In his response June 5, Cardinal Arinze said the intention of the Church document was not to “regulate posture rigidly in such a way that those who wish to kneel or sit would no longer be free.” Instead, it was only intended to “ensure within broad limits a certain uniformity of posture within the congregation for the various parts of the celebration of Holy Mass.”
“In the implementation of the General Instruction of the Roman Missal, therefore, posture should not be regulated so rigidly as to forbid individual communicants from kneeling or sitting when returning from having received Holy Communion,” said the U.S. bishops.
Tallahassee, Fla., Dec 23, 2003 (CNA) - A Federal Judge in Florida has ruled that the town of Palm Beach has until noon on Christmas Eve to decide whether it will allow Maureen Donnell and Fern deNarvaez to display Nativity scenes on public property alongside Jewish Menorahs.
For several months, Donnell and deNarvaez, residents of Palm Beach, requested that the city permit them to display a Christmas Nativity on public property alongside Jewish Menorahs that the city has allowed to be displayed during Hanukkah.
Judge Daniel Hurley concluded that the city of Palm Beach’s characterization of the Nativity dispute “is plainly erroneous” and that the city was in “error” by arguing that they need not respond to citizens’ requests to display a Christian Nativity.
In his order, Judge Hurley stated that it “is axiomatic that all persons, including municipal corporations like the Town of Palm Beach, are subject to the Constitution and laws of the United States.”
Hurley further noted that “a governmental decision-maker confronted with a citizen’s request for permission to express him or herself on public property is simply not at liberty to decline to consider (i.e. ignore) such requests by inaction.”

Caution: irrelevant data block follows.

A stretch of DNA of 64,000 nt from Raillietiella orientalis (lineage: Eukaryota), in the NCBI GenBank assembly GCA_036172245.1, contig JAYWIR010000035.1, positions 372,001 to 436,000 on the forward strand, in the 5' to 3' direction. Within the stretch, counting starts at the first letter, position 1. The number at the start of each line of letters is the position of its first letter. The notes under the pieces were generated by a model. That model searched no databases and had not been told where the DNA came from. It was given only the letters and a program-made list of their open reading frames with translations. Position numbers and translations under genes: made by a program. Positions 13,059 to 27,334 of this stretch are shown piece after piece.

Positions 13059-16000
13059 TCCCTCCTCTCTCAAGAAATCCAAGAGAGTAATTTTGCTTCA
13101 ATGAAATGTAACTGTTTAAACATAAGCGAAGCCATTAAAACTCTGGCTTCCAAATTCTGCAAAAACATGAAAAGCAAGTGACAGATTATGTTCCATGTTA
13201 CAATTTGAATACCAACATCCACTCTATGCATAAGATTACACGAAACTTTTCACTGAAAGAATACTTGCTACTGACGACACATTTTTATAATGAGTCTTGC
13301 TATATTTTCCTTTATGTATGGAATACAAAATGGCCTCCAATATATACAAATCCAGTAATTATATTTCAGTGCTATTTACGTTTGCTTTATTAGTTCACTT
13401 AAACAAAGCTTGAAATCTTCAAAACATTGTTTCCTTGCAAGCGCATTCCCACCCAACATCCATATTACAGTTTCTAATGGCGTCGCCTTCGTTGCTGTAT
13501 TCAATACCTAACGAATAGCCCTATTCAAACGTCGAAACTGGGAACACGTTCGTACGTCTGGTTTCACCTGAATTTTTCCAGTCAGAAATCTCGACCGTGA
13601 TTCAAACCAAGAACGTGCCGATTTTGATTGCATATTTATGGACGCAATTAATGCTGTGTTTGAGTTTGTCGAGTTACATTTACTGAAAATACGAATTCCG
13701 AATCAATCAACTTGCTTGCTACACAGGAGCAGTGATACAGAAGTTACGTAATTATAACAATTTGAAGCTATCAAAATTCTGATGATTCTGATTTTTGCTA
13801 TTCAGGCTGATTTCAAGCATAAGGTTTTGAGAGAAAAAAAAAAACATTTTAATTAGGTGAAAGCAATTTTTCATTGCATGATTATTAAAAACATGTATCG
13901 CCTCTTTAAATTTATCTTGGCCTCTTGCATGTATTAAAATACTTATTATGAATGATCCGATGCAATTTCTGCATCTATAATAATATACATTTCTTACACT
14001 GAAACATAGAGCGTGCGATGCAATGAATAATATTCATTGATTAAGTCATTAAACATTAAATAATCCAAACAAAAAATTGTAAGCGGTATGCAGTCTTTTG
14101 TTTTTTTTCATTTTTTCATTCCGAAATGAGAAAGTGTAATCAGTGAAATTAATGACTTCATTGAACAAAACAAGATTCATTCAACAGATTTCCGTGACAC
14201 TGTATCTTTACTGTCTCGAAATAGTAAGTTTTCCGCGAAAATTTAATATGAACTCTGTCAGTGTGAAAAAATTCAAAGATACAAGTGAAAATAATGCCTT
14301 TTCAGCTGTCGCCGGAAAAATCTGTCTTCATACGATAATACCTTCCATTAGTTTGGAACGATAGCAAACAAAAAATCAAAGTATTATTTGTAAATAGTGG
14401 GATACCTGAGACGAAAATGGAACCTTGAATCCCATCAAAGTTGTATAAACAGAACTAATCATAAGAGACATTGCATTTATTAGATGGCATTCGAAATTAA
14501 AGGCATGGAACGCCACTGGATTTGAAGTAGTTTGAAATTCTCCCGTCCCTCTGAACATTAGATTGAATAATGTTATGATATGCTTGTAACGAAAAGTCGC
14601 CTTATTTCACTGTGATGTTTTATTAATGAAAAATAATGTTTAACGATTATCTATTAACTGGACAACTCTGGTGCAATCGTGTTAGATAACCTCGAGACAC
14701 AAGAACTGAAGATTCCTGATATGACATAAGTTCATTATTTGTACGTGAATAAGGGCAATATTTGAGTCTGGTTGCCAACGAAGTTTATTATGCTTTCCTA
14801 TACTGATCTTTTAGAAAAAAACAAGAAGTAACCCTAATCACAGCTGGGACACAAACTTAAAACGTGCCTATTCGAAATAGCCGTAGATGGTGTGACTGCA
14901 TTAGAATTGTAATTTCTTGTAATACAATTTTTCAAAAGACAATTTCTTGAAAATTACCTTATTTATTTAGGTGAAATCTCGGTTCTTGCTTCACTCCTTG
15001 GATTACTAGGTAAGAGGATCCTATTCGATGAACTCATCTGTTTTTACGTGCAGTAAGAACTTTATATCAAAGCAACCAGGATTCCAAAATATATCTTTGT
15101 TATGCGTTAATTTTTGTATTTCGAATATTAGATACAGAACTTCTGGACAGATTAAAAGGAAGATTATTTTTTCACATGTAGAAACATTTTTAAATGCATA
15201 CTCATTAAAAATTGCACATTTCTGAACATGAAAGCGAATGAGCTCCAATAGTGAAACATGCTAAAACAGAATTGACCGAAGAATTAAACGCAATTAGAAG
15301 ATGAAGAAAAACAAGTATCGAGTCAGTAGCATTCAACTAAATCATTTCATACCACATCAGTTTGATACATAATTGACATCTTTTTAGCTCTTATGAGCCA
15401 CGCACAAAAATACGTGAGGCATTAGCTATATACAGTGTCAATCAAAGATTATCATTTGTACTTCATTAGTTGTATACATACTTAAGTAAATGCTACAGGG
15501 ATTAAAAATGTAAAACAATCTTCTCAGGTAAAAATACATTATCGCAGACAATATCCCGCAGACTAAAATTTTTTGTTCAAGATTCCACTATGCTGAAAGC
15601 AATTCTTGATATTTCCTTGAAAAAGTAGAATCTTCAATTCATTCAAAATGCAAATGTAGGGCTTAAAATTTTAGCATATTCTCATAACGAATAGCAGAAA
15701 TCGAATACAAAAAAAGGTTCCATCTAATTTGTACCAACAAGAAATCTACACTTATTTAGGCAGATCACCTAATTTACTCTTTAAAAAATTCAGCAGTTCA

Richard Thompson, President and Chief Counsel of the Thomas More Law Center that filed the lawsuit, said that “the town has been lectured by the judge that they are not above the law. What happens in this case will have a far reaching effect on how Christmas is celebrated throughout Florida.”
Ottawa, Canada, Dec 23, 2003 (CNA) - Canadian Prime Minister Paul Martin pledged to protect the freedom of religious groups, and even use the notwithstanding clause if necessary, if a law on same-sex marriage in Canada would require religious groups to change their definition of marriage to include same-sex couples.
In a recent CBC interview, only six days after he was sworn in as Canada’s new prime minister, Martin said that “if a decision [by the Supreme Court of Canada] came down to force churches mosques and synagogues to change their definition of marriage” he would use the notwithstanding clause.
The notwithstanding clause is a provision in Canada’s Charter of Rights, which allows government to invalidate a decision made in court. It allows Parliament to step around, or in a sense veto a law that it decides is not in conformity with the Charter. Implementation of the notwithstanding clause is controversial. Few prime ministers have ever threatened to use it. In fact, it has never been used since the Charter was created in 1982.
Martin clarified that he would not use the notwithstanding clause on a law that would allow same-sex marriage but only on a law that would impact religious freedoms.
“I would not use it [the notwithstanding clause] to take away a right. But I would use it to affirm a right,” he told the CBC Dec. 18.
Martin also confirmed that if same-sex marriage legislation were to be tabled in Parliament, it would be put to a free vote.
A draft bill on same-sex marriage was submitted to the Supreme Court of Canada for judicial review July 17. The court is to determine the constitutionality of the bill. A decision is not expected until late next year.
Havana, Cuba, Dec 23, 2003 (CNA) - In his Christmas message read in parishes yesterday, Cardinal Jaime Ortega Alamino of Havana, Cuba, exhorted Cuban families to cultivate joy and love despite economic hardships and the absence of love ones because of emigration, imprisonment or death.